Dhaka based trade organisation Metropolitan Chamber of Commerce and Industry (MCCI) has said the FY20-21 budget should focus on stabilising lives and livelihoods without being concerned much over deficits and growth targets.
From a business perspective, the first priority of a budget must be to ensure the citizens' health and economic security and secondly to infuse vitality in economic activities through raising the aggregate domestic demand, it said through a press release.
The press release was issued on Friday to express the organisation's observations and suggestions about the budget for the fiscal year 2020-21.
According to the release, the budget may be based on four main strategies: prioritising government spending on essential sectors; creating loan facilities to help enterprises get back onto their feet; expanding coverage of the social safety network; and increasing money supply to the economy.
MCCI feels that there should have been more focused indications in the budget for recovering jobs which have been lost due directly and indirectly to the Covid-19 pandemic; creating new jobs; and also to retain existing jobs in the labour market.
The benefits of enhanced allocations will not be fully derived until the government enhances its capacity for implementation as well as maintaining accountability and transparency.
Revenue mobilisation will be a daunting task, given the various tax concessions and administrative forbearance, the release added.
The current budget has set a revenue target for the next fiscal with an increase of 8.6% which will be an extremely difficult target to achieve.
Besides, the budget did not present any indication in reforming and restructuring the tax administration to enhance its capacity to deliver the right kind of public services and to achieve the higher target set, the release further said.
In light of the disruptions caused to the economy already, and possible further disruptions, the budget deficit may be more than the target.
MCCI strongly urged the government to use its diplomatic strength to pursue all different sources of funding in order to reduce the pressure on domestic resource mobilisation as well as keep the budget deficit duly funded.
Bank borrowing should be very carefully implemented so that the impact of crowding out does not further lower the already historically low private sector credit growth.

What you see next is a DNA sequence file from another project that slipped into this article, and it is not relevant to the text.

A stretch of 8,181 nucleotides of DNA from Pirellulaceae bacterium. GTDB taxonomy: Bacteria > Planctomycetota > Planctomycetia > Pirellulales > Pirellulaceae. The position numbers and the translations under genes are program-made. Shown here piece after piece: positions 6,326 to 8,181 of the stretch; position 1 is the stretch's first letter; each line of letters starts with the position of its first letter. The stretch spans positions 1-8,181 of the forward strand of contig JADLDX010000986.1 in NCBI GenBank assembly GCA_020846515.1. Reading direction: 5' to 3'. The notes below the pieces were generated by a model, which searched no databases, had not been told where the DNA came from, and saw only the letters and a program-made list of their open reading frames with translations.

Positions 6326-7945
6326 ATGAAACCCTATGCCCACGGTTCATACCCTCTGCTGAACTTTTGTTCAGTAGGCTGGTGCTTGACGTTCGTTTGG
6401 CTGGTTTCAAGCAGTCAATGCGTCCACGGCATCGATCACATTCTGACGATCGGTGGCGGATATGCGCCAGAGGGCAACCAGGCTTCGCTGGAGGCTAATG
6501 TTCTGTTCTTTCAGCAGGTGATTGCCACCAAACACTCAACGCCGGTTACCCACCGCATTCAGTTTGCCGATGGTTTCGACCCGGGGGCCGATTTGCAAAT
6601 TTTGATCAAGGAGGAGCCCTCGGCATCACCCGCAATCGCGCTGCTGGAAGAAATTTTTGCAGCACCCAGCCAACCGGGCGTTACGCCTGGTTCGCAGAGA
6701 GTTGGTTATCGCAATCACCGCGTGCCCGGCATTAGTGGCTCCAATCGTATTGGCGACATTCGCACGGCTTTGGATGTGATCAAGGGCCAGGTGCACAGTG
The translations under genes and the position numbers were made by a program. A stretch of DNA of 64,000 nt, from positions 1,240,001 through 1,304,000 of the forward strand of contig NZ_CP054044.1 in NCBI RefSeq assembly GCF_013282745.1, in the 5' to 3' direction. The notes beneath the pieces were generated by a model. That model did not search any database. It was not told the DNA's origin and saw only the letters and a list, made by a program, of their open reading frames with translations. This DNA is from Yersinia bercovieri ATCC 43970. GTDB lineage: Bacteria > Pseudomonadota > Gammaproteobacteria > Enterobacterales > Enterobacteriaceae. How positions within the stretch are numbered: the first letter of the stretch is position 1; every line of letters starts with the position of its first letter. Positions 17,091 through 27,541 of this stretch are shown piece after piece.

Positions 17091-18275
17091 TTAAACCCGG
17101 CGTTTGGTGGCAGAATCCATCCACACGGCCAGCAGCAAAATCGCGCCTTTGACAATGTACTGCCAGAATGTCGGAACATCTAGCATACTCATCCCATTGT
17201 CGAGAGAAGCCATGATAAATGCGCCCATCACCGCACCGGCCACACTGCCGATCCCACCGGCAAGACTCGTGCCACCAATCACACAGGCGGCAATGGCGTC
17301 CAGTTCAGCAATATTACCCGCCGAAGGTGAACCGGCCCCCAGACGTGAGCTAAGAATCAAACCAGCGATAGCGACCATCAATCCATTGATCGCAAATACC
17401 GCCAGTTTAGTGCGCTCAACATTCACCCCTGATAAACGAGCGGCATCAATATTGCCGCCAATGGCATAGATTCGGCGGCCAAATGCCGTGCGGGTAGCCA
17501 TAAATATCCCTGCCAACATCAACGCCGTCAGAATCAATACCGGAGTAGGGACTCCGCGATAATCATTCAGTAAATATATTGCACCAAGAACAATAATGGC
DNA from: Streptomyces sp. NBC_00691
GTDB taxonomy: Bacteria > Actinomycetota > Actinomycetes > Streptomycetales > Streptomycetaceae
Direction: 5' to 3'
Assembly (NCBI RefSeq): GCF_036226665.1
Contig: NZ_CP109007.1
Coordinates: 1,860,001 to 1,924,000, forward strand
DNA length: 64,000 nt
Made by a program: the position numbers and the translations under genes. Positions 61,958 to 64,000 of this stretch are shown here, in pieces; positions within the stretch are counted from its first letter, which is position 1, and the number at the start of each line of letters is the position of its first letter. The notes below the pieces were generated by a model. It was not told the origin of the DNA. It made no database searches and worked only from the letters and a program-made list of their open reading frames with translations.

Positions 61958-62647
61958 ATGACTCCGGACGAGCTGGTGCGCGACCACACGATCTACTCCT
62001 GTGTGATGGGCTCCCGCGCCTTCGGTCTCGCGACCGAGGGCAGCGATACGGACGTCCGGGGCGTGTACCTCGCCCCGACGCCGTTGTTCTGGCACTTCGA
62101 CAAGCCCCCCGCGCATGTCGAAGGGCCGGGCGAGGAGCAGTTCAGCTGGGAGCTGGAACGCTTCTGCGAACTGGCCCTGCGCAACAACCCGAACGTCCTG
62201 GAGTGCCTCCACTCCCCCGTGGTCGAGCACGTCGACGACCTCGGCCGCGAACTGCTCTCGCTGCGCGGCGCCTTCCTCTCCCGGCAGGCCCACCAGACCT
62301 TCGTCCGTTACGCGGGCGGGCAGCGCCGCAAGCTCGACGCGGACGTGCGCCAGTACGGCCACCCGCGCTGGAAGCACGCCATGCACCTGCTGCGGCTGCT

There is no alternative to raising the level of private investment including foreign direct investment (FDI) if Bangladesh is to confirm the status of middle-income country by 2021.
The present GDP growth target of 8.2 percent for FY21 is perhaps very ambitious, considering the pandemic situation.
MCCI thinks that the government need not over-emphasise attaining GDP growth as against attaining financial and social well-being of the citizens in the current situation.
Appreciating a higher ADP allocation, the MCCI said a higher allocation in the ADP is needed to fulfil our development goals amid the coronavirus pandemic.
MCCI urged the government to take necessary measures to ensure efficient and effective spending of the ADP funds.
MCCI noted that the corporate tax rates have been reduced which will provide some much-needed relief in these difficult times.
The business body, however, expressed its deep concerns about allowing indiscriminate opportunity of whitening black money by paying only 10% tax. "This will seriously discourage the compliant taxpayers, and in fact be seen as penalising them."
The budget has provided for severe penalties for over-invoicing and under-invoicing in transactions which is appreciated.
However, it is noted that even in proven cases of illegal transfer of funds outside the country, be it in cash or through banking or other channels, very little action has been taken to bring the known perpetrators to book and recover the money, read the release.
Urgent actions should be taken in this regard. In applying the new provisions, harassment of businesses for genuine transactions and disruption of business activities, particularly related to exports and imports, must be avoided at all costs.
The upcoming budget proposed to reduce the tax rate on the import of some of the raw materials used in the production of SME products.
Duty and taxes on import of some products (e.g. nails, screws, small machinery parts, etc.) have also been proposed to increase to protect SMEs. "This is to be appreciated, but in the long run, policy interventions for enhancing productivity and competitiveness will be required to boost these sectors."